|Appears in Collections:||Faculty of Social Sciences Journal Articles|
|Peer Review Status:||Refereed|
|Title:||Intervention for mixed receptive-expressive language impairment: A review|
O'Hare, Anne E
|Citation:||Boyle J, McCartney E, O'Hare AE & Law J (2010) Intervention for mixed receptive-expressive language impairment: A review. Developmental Medicine and Child Neurology, 52 (11), pp. 994-999. https://doi.org/10.1111/j.1469-8749.2010.03750.x.|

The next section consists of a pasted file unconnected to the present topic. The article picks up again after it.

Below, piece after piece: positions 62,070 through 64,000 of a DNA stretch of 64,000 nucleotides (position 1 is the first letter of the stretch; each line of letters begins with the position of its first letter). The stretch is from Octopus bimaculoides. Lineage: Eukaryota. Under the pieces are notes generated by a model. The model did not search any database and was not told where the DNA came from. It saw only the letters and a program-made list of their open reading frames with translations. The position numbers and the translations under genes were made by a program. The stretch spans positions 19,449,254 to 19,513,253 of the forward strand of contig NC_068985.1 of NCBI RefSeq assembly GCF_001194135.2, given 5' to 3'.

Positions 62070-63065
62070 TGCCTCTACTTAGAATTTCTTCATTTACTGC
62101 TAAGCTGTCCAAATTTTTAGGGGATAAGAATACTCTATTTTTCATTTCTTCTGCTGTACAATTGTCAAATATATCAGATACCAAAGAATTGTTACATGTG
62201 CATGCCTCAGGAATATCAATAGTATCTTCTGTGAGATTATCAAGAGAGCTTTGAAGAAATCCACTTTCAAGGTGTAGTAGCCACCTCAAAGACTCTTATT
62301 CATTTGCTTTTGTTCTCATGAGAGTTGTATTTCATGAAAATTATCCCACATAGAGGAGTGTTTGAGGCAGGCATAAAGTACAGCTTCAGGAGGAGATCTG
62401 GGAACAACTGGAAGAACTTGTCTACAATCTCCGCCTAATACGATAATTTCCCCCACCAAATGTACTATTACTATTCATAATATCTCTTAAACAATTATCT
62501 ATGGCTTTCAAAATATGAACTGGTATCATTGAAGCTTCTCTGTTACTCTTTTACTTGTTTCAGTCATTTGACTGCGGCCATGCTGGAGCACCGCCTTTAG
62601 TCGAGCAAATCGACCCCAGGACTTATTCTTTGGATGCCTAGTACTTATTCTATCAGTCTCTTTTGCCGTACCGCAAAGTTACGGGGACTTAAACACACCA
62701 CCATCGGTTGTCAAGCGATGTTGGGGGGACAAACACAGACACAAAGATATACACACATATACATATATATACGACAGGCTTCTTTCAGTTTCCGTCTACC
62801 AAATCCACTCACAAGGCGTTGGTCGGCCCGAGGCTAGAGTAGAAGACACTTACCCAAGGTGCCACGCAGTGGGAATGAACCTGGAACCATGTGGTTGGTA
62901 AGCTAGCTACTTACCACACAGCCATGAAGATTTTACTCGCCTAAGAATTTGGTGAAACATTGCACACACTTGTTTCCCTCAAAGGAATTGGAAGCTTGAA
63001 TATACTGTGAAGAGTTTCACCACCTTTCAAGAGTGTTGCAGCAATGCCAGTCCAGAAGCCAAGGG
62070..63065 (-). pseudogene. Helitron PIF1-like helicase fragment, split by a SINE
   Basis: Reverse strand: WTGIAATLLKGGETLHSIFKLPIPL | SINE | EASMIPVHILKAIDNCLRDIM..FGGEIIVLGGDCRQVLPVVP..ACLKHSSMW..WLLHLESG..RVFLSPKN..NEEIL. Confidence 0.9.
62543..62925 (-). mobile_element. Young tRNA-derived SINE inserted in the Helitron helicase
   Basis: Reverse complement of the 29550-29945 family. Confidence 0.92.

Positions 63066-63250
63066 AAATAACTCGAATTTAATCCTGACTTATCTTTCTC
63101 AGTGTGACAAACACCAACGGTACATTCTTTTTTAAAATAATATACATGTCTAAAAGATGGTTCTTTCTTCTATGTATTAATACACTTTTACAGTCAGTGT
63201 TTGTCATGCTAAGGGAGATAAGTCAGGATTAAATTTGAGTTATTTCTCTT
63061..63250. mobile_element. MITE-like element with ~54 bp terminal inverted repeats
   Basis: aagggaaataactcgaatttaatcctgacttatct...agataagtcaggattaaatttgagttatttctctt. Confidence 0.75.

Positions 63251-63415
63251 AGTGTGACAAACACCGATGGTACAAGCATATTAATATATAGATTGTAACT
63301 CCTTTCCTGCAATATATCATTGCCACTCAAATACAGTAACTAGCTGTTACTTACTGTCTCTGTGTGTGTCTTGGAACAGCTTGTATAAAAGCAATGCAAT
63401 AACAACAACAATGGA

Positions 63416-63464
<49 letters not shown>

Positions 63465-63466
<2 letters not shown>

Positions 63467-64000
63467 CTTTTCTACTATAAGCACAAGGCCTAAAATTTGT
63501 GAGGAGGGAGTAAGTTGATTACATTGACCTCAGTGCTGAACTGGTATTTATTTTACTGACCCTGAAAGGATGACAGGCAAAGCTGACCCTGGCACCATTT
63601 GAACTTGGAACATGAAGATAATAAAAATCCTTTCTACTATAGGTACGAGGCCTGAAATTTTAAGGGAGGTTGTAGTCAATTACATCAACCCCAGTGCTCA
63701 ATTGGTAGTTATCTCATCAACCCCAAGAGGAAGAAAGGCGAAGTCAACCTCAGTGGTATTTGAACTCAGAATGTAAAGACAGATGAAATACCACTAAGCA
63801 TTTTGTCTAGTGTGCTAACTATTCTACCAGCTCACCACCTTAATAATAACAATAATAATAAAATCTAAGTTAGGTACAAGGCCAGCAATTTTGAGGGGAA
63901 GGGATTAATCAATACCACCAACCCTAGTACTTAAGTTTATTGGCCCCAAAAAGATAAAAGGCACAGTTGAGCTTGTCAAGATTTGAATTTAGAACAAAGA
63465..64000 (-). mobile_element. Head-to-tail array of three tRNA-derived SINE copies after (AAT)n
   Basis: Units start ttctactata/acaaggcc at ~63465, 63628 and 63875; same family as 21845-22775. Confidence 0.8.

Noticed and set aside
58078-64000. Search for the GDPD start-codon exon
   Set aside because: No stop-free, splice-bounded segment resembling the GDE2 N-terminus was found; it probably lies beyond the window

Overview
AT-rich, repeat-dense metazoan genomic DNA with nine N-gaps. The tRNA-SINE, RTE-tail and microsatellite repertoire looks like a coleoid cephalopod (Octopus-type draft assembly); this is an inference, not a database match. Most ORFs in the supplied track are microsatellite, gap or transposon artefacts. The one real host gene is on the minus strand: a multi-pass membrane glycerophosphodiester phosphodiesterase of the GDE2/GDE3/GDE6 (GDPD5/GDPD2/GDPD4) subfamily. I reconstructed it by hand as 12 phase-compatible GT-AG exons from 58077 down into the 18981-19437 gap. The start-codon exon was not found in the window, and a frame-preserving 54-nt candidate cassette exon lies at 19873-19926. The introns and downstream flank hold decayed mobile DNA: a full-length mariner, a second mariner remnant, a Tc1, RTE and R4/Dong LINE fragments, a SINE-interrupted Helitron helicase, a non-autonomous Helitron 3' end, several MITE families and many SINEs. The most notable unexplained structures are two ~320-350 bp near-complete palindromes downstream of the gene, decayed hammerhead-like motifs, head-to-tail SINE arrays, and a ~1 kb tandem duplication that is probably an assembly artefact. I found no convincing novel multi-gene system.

|Abstract:||Studies indicate that language impairment that cannot be accounted for by factors such as below-average non-verbal ability, hearing impairment, behaviour or emotional problems, or neurological impairments affects some 6% of school-age children. Language impairment with a receptive language component is more resistant to intervention than specific expressive or phonological delays, and carries a greater risk of comorbid behavioural difficulties as well as adverse outcomes for language development and academic progress. This paper considers underlying explanations that may account for receptive-expressive language impairment. It also reviews evidence for the effectiveness of intervention from theory and recent systematic reviews, trials, and speech and language therapy practice..|
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